In Sept 2017 we launched our knowledge-based curriculum and a new, fresh uniform.It was transformative.

What do you do to maintain pupil and staff wellbeing?

We believe that there can be no child well-being without staff well-being.

We have worked hard to reduce unnecessary workload.We have centralised shared detentions, only 3 data drops per year (down from 6), we removed lesson plans from the agenda and re-wrote the feedback policy to include live marking & group marking, and removed the requirement that staff record when they have given verbal feedback.

We reduced subject comment reports to once per key stage and parents’ evenings to a 5.30pm finish with a catch-up option for parents whose shifts/working patterns clash.

We allow staff to have 1 hour of cover per term to watch their child in a sports day or in a play, or go Christmas shopping, this is covered internally so staff reciprocate for each other.

Student well-being is focused around recognition of their success and we focus on ‘grit’ as something we admire and celebrate.

What have you done to curb bad behaviour?

We have had an interesting profile in behaviour incidents since we started.Staff would say that behaviour got worse after the first term of our leadership, but I would say that this was the students waking up from a passive existence and they started to rebel against firmer boundaries.Then when the knowledge-based curriculum started, students initially struggled with the increased challenge academically and by period 6 they were tired out, they would do almost anything to get out of the room and into isolation where they could recover!

They gradually built a resilience to the advanced expectations and we tightened up the systems even further in term 2.We introduced The QEA Way staff handbook which explicitly shares a common approach to everything from duty, how to challenge a pupil’s behaviour to protocol on entering another teacher’s classroom.The consistent approach combined with key classroom routines have ensured that staff and students have a common language which is just part of who we are and what we do.It answers the question ‘How are things done here?’ – a key point made in Paul Dix’s book When the Adults Change, Everything Changes, which was instrumental in our thinking.

This has had a dramatic impact.Low level disruption is rare in classrooms and the teacher is leading the learning with authority and with support from the leadership team.We think that we have turned a real corner this term, and we are now implementing another round of ‘tightening’ of systems after Easter, including banning mobile phones, using SLANT and a focus on oracy.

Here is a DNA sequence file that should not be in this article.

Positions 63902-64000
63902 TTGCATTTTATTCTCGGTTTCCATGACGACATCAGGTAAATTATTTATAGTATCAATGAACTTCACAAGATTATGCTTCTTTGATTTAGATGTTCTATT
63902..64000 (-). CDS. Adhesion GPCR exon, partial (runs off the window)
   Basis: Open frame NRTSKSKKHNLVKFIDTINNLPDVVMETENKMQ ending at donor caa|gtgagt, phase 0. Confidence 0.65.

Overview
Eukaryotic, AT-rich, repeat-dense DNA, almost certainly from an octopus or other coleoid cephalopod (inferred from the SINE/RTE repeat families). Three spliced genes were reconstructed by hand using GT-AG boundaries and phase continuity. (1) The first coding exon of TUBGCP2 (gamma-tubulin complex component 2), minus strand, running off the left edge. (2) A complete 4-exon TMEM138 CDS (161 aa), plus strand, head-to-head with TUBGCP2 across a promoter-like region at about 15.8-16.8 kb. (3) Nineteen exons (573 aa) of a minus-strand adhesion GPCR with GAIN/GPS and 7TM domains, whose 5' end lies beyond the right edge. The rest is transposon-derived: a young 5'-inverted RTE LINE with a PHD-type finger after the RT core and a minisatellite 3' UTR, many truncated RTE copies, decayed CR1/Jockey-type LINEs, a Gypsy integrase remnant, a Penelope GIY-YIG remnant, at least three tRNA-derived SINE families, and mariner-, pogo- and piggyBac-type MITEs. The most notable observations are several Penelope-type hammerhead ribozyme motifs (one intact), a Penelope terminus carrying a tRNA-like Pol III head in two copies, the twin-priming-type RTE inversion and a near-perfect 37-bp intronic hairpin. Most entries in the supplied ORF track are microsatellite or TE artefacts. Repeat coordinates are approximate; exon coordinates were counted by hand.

How important is the focus on knowledge in the curriculum to everything you do?

This is essential. It is our USP – we promote it as ‘grammar-style teaching for everyone’ and it fits with our grammar heritage.I have found it to be very popular with students, staff and parents alike, and it has helped us to recruit the right staff for us.We recently had a candidate withdraw from an interview because I sent her information on our knowledge-based curriculum and Direct Instruction – that is fine, I would much rather discover we were incompatible at the interview stage than later on, because the debate has already been had.We are not prepared to waver now.Incidentally, the candidate who was successful had only applied because of the knowledge-based curriculum.

We have shared our approach with parents and because it is distinctively different to the nearby schools; it gives us an edge which we are proud of.We have found that all staff can articulate our philosophy very well, and this is paramount to its long-term success and it is the reason we know it will work, because the staff team own it.

How long do you think it will take to have the school where you want it to be? What are the next steps to getting there?

We are quite ambitious with our goals; we have told staff and students that we believe that we are currently ‘Requires Improvement’ but that we will be ‘Good’ by September. That will be 2 years from ‘Special Measures’ to ‘Good’, and that will be down to the hard work and determination of the staff and students.We are certainly on the right trajectory to meet that target and we are confident that we will achieve it.

We have an agreed Direct Instruction format for lessons as follows:

  • Knowledge retrieval : quizzing, chanting, etc
  • I do : New knowledge delivered by the teacher
  • We do : Teacher models the concept
  • You do : Student applies knowledge.Teacher live marks.
  • Questioning to assess understanding –

Our staff are pretty great at the first two sections of the lesson, and we are spending this term developing our skills at modelling using visualisers and ‘thinking aloud’ strategies.Staff are working together in triads to develop these strategies.

Our next focus is to be on 3D curriculum design, and we are looking to invest significant time and resources into developing a curriculum which truly embeds learning, whilst learning from the best already out there.